Ramp-up support to Nepalis in jail abroad

Published On: November 5, 2018 02:00 AM NPT By: Republica


Reports of Nepalis in jail abroad have become common a feature in Nepali media. Hari Bahadur Ghale of Nuwakot has been serving his time in a Malaysian jail since 2003. He was arrested the same day he was planning on returning Nepal in 2003, on charges of possessing contraband. He insists that his friend set him up. While he was in jail, Ghale’s parents and one of his sisters died in Nepal. His wife also remarried. The pain does not stop there. In October of this year, Malaysian court handed him additional 13 years of jail time. This is a painful story. 

Ghale is one of many Nepalis in the Middle East and elsewhere languishing in jail. Many times these Nepalis are framed and are handed down harsh sentences. That is where our embassies and consulate offices must step up their game and provide the needed legal and other services. Our presence in countries with a large number of Nepalis must be strengthened; services should also be upgraded accordingly. 

Endless queue of people outside the Nepali embassies in Kuwait, UAE and in other countries in the region have been reported multiple times. It almost appears that our government is indifferent to their pain and daily suffering. Labor minister Gokarna Bista signed a Memorandum of Understanding (MoU) with the Malaysia government earlier this month. The agreement will hopefully pave a way for a safe and hospitable working environment for Nepali workers in Malaysia. Moreover, easy and accessible legal services to Nepalis working in a number of countries have been often overlooked. And Minsiter Bista should explore ways to provide legal assistance to those in need overseas.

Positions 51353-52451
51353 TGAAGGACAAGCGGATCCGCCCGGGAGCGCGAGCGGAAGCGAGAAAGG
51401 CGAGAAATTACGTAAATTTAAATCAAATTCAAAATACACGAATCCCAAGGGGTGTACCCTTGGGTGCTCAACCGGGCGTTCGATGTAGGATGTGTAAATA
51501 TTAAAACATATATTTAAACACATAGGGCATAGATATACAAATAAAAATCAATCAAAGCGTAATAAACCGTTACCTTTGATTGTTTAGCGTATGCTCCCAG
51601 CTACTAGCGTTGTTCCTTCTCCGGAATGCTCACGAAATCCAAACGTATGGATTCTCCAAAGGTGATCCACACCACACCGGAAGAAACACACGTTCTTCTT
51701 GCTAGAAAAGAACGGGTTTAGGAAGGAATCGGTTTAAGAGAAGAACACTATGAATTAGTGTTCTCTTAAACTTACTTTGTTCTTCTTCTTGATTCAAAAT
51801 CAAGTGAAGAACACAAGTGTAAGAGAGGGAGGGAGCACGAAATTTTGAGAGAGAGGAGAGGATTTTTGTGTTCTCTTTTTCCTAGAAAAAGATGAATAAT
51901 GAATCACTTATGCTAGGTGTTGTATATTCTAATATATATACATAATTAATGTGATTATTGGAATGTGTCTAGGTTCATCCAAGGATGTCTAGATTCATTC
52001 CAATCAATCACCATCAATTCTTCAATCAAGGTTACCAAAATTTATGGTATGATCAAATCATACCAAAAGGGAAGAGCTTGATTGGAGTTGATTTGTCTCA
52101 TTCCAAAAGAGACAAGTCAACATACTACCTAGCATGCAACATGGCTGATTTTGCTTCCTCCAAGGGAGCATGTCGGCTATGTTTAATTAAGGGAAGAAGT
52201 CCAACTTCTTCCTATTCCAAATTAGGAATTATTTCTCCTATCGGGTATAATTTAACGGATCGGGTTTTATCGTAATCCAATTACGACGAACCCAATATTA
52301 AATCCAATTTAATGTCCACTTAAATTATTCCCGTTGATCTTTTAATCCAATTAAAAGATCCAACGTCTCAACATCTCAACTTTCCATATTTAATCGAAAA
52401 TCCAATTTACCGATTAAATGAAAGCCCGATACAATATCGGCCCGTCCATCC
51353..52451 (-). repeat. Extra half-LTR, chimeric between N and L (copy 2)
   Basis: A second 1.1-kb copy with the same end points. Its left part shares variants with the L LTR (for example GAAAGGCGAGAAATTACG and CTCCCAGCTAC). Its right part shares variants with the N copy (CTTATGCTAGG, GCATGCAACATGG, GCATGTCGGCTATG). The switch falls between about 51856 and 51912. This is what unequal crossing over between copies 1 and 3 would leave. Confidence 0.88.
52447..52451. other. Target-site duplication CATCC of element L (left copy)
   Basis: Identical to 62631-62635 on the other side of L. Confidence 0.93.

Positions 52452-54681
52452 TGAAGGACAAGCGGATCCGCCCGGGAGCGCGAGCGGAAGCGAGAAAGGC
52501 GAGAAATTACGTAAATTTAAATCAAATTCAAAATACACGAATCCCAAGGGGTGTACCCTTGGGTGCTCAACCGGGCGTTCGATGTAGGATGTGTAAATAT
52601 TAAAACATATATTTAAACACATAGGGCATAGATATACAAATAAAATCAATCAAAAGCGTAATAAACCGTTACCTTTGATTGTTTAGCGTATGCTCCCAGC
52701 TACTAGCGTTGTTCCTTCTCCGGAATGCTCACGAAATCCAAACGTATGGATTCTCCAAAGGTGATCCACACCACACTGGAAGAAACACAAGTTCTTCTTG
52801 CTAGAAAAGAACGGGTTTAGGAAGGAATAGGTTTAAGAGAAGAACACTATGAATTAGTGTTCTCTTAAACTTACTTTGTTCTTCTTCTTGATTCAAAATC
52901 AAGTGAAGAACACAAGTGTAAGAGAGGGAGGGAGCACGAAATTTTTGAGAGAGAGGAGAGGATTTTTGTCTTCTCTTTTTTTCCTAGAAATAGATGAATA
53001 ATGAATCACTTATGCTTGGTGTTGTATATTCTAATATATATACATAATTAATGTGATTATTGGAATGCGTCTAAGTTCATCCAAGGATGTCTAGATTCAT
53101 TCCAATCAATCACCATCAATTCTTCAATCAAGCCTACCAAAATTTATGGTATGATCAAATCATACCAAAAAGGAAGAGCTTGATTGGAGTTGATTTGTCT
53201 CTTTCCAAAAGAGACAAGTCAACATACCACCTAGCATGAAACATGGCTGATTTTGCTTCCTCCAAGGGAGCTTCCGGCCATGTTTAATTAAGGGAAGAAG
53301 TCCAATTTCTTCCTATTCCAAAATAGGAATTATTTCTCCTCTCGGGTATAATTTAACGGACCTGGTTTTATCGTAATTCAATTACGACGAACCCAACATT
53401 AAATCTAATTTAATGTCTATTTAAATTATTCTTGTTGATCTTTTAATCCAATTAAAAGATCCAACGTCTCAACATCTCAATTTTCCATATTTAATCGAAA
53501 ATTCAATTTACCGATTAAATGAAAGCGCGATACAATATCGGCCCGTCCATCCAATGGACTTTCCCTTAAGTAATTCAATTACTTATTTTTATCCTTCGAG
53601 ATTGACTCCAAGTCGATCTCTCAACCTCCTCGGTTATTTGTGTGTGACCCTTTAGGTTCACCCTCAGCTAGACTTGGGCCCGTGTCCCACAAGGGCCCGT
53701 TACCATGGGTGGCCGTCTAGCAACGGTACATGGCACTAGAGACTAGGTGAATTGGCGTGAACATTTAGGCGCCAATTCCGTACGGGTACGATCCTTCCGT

Governments around the world ensure that their citizens are protected and taken care of when needed. While we may not have the resources to extend full-fledged support to Nepalis living and working everywhere, legal, psychological and other support should be of top priority when it comes to top labor destination countries. For too long, our brothers and sisters toiling hard in often difficult places have been humiliated, tortured and neglected. This must stop, and they deserve our country’s full care and support.  
To start with, the government should look into ways to support Ghale, for he has already spent more than a decade in a jail in Malaysia. He deserves our country’s support. 


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